Many volumes dealing in part with colonial relief practices appeared in the 1930's, under the editorship of Sophonisba Breckinridge of the University of Chicago. Written by social workers, rather than historians, they relied exclusively upon the statutes, making almost no effort to use other materials. The result often is a sterile and unimaginative survey of the laws, without attention to colonial society. Among the better secondary studies of poor relief in the eighteenth century are: David M. Schneider, The History of Public Welfare in New York, 1609-1866 (Chicago, 1938) and Margaret Creech, Three Centuries of Poor Law Administration (Chicago, 1942) ; a valuable and more recent survey with an excellent chapter on the colonial period is James Leiby, Charity and Corrections in New Jersey (New Brunswick, N.J., 1967). A non-interpretive but detailed account of the colonial poor laws is Stefan Riesenfeld, "The Formative Era of American Assistance Law," California Law Review, 43 (1955), 175-223.
Books treating colonial crime are not only in short supply but of low quality. They tend to be descriptive, with little effort at analysis as to why the colonists adopted particular forms of punishment. One exception, however, that stands as a monument to diligence and thoughtful-ness in the use of legal sources is Julius Goebel Jr., and T. Raymond Naughton, Law Enforcement in Colonial New York (New York, 1944). It is only to be regretted that the volume has not spurred others to similar work. Also useful was a brief but interesting examination of religious views and court actions in Massachusetts before and after the Revolution: William E. Nelson, "Emerging Notions of Modern Criminal Law in the Revolutionary Era: An Historical Perspective," New York University Law Review, 42 (1967), 450-582. Our knowledge of legal and social history would increase if more studies of this sort were conducted.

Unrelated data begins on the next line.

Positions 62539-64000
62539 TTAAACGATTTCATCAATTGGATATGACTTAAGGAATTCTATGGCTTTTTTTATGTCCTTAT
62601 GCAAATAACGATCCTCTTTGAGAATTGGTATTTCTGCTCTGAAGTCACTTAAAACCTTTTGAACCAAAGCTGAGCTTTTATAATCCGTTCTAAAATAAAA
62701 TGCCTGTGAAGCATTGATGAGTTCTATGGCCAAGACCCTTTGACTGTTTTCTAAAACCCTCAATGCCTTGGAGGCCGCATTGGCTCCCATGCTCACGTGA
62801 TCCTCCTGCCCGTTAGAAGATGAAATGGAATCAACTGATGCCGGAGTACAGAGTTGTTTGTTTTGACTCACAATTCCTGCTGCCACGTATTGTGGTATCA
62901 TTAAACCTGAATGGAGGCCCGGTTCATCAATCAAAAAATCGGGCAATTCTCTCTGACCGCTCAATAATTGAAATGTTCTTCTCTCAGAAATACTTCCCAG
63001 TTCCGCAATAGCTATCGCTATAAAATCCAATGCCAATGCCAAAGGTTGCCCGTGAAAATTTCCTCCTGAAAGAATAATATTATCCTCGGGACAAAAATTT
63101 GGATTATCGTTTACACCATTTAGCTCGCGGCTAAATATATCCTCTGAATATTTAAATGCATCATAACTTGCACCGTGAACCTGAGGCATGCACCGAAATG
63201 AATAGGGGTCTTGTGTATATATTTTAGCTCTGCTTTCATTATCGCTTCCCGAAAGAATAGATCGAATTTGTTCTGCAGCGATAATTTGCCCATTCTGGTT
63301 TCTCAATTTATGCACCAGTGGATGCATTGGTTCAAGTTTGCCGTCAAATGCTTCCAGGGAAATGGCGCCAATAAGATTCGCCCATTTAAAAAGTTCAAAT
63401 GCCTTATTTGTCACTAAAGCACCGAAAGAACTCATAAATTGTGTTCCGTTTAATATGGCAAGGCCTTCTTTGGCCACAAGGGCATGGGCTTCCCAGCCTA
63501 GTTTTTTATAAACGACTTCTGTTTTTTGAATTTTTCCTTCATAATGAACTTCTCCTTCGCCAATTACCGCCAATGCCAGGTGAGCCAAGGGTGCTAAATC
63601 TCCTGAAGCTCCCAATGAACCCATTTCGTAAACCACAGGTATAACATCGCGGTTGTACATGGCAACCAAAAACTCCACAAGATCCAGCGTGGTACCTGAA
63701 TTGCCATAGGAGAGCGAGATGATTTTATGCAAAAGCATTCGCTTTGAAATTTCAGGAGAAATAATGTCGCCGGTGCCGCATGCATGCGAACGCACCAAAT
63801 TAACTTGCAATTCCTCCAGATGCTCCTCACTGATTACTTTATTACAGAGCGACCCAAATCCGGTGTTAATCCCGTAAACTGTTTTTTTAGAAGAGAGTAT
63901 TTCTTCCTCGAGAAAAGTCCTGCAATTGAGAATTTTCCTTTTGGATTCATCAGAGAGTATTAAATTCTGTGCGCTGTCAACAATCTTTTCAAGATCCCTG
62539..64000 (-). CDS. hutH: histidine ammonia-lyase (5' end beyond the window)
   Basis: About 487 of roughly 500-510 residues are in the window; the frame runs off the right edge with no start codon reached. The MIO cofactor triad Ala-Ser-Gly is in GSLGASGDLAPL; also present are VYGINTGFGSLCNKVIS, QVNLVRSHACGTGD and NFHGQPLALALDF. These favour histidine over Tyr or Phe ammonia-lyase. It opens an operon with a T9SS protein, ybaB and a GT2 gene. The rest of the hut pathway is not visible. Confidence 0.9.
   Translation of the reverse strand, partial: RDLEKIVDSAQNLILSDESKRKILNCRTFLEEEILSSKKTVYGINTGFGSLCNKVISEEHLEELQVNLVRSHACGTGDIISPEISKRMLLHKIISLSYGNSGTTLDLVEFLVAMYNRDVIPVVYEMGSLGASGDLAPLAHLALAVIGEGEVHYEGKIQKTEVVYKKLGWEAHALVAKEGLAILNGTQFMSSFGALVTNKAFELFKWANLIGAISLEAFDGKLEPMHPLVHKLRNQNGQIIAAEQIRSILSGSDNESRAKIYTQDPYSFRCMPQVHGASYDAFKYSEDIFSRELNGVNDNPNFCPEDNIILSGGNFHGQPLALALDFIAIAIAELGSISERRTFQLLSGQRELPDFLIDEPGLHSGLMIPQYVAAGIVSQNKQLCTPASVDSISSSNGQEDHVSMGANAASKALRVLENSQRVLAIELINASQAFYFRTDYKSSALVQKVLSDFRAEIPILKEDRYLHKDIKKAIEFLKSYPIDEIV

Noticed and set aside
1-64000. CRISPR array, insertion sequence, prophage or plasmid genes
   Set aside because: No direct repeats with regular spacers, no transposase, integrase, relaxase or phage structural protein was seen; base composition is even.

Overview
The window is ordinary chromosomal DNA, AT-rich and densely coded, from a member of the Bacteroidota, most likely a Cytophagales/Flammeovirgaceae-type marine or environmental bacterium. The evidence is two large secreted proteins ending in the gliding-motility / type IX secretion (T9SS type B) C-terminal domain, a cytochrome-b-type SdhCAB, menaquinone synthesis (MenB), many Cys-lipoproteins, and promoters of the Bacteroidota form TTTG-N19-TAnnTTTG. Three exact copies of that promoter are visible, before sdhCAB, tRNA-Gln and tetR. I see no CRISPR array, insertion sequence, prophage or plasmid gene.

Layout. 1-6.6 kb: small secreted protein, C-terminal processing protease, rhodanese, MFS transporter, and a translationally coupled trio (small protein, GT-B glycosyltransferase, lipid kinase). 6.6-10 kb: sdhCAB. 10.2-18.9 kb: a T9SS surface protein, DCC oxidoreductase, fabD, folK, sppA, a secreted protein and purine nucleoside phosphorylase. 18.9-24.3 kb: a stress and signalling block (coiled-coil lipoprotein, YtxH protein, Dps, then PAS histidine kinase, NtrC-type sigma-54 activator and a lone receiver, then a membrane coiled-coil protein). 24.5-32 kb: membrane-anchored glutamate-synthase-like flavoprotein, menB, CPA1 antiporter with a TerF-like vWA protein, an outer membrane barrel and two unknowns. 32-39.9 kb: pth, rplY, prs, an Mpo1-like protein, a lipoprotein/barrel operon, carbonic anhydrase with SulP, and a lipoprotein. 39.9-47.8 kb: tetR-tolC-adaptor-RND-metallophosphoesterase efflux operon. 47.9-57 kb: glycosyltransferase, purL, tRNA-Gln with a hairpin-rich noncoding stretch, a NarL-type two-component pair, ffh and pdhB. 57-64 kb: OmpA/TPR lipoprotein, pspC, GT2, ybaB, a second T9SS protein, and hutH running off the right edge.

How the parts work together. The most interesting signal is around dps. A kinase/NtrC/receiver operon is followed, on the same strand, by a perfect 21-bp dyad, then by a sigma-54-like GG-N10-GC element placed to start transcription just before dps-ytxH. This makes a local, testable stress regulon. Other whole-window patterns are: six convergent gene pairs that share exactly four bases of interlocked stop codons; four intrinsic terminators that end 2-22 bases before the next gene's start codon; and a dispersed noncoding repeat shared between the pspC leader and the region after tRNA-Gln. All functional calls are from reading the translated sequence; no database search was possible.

The student of deviancy and dependency in the colonies will want ...